PREA chairman Stephen Furnary opened the combined 2005 Pension Real Estate Association and National Council of Real Estate Investment Fiduciaries conference by telling his audience how the event would give them a better understanding of the NCREIF Property Index. He said: “The index allows us to do a better job for both our colleagues and plan sponsors.” This was the general theme of the conference that ran from 18-21 October at the Westin Copley Place in Boston. The index was discussed in many of the major sessions of the event which attracted 120 institutional investors among an audience of over 800 industry professionals.
Through the second quarter of 2005, the NCREIF index covered total real estate assets of $169.5bn (e141.3bn). These included a mixture of 37% office buildings and around 20% each for the residential, industrial and retail sectors. Many of the attendees at the conference believed that pension funds and other institutional investors use the index as a guide. They said that they don’t try to copy the index verbatim, but take its information into consideration when putting together a real estate investment strategy.
There were some critical comments made by panellists. One of these came from Ms Nori Gerardo Lietz, managing director of Pension Consulting Alliance. She said: “Not a single client of ours invests like NCREIF.” Ms Lietz has contracts with some of the largest and most active pension funds investing in real estate in the country. These include the California Public Employees Retirement System (CALPERS), California State Teachers Retirement System and the Oregon Public Employees Retirement System. She said she was not in favour of the total return figure that NCREIF uses for its data. Ms Lietz preferred an IRR cash return figure when putting together a real estate investment strategy.
One of Ms Lietz’s clients, Mike McCook, senior investment officer for CALPERS, joined her on the panel. He does not like the total return figure either when it comes to evaluating real estate transactions. He said: “I like the IRR return as a better way to look at transactions.” He feels that the NCREIF Index is better suited to gauge a core strategy. His real estate portfolio is currently made up of 33% core, 64% non-core and 3% public real estate investment trusts (REITs). He said that another factor was that most commingled funds are IRR return-oriented rather than total returns.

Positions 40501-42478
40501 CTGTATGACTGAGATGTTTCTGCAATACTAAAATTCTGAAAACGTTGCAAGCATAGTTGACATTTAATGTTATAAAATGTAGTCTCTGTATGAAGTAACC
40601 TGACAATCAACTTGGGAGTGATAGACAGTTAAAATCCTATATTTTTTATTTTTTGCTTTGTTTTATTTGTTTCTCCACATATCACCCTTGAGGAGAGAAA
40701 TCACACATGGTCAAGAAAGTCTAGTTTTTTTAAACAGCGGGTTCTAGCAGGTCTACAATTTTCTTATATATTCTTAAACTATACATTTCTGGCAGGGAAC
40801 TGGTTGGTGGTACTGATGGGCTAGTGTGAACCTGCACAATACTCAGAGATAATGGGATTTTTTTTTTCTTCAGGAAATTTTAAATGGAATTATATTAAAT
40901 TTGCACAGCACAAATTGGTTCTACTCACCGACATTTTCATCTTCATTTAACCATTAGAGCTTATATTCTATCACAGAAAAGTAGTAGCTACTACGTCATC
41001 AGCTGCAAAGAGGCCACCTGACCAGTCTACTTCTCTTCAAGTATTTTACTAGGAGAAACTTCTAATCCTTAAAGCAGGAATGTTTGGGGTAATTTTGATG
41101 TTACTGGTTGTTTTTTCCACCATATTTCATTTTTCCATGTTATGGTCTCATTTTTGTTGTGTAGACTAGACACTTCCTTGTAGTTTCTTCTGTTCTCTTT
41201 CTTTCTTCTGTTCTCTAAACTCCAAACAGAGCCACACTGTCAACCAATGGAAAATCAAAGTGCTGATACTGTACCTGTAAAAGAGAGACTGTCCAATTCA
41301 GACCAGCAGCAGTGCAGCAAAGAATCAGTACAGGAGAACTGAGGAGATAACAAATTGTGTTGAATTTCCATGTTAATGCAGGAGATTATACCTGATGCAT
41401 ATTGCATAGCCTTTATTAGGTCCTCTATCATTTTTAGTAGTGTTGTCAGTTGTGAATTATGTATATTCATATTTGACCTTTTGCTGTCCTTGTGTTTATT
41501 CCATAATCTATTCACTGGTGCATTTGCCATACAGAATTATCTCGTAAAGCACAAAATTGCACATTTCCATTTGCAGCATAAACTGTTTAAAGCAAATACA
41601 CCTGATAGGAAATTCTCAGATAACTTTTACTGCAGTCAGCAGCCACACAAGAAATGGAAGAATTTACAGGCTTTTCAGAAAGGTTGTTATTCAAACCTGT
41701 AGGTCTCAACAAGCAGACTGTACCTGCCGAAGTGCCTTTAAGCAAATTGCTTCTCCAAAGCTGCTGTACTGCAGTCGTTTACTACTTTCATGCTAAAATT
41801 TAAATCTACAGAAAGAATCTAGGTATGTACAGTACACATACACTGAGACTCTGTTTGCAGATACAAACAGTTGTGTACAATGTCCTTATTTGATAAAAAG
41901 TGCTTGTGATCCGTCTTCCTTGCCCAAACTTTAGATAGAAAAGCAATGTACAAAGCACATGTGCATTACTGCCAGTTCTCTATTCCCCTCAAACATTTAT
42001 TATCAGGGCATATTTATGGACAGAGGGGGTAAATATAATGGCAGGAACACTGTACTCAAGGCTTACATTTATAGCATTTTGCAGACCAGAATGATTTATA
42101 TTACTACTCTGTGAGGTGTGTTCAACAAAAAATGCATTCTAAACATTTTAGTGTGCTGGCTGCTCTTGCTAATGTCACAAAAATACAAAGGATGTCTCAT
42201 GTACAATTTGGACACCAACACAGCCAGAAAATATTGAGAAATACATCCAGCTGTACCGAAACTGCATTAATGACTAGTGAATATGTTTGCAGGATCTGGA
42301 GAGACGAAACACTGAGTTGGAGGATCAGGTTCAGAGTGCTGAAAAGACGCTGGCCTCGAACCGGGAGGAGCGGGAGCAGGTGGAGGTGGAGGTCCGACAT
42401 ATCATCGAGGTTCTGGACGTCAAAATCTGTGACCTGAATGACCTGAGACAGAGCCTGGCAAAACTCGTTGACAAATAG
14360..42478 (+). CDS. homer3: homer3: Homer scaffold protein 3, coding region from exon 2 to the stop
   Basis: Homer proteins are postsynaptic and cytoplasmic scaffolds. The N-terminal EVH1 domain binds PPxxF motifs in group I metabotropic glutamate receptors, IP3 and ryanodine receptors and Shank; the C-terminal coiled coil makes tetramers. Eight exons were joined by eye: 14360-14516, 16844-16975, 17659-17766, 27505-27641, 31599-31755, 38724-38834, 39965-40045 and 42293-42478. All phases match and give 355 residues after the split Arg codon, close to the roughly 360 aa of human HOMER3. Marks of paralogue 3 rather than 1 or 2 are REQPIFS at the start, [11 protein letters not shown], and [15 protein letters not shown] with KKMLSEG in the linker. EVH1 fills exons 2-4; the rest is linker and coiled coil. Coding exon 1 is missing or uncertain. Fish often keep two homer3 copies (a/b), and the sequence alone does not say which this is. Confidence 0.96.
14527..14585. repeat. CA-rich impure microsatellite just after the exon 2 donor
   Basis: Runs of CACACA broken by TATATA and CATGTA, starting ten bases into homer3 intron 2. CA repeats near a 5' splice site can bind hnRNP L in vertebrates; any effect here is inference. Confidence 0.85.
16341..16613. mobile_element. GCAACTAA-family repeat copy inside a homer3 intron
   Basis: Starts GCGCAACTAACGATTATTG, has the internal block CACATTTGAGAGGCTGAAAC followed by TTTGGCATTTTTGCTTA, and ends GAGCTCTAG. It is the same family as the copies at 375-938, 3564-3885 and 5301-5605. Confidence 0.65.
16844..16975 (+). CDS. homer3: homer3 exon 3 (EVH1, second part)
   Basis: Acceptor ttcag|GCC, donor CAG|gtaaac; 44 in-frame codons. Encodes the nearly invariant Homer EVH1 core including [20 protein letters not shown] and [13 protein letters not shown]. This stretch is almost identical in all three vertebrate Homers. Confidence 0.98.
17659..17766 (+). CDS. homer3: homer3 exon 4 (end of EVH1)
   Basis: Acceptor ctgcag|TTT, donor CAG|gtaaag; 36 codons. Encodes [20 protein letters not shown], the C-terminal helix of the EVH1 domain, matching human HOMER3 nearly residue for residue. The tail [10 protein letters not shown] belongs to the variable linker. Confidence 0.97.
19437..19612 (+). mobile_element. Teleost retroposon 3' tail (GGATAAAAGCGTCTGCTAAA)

The use of the NCREIF Index came into play when the conference was split into various council sessions. One of these was the Pennsylvania Council. This was led by Mary Ludgin, managing director of US private equity for Heitman. The session involved setting up a case study. A mock pension trust was created with a $300m real estate allocation. The council had to agree on a final decision with four separate outcomes.
Pretty much everyone agreed that the NCREIF Index should be used as a guide and not something to copy for setting up a real estate portfolio.
PREA managers said that it felt good to combine their conference with NCREIF. There were a record number of attendees this year as a PREA-only conference attracts around 600. The two organisations have been talking about a potential merger, but nothing has happened yet.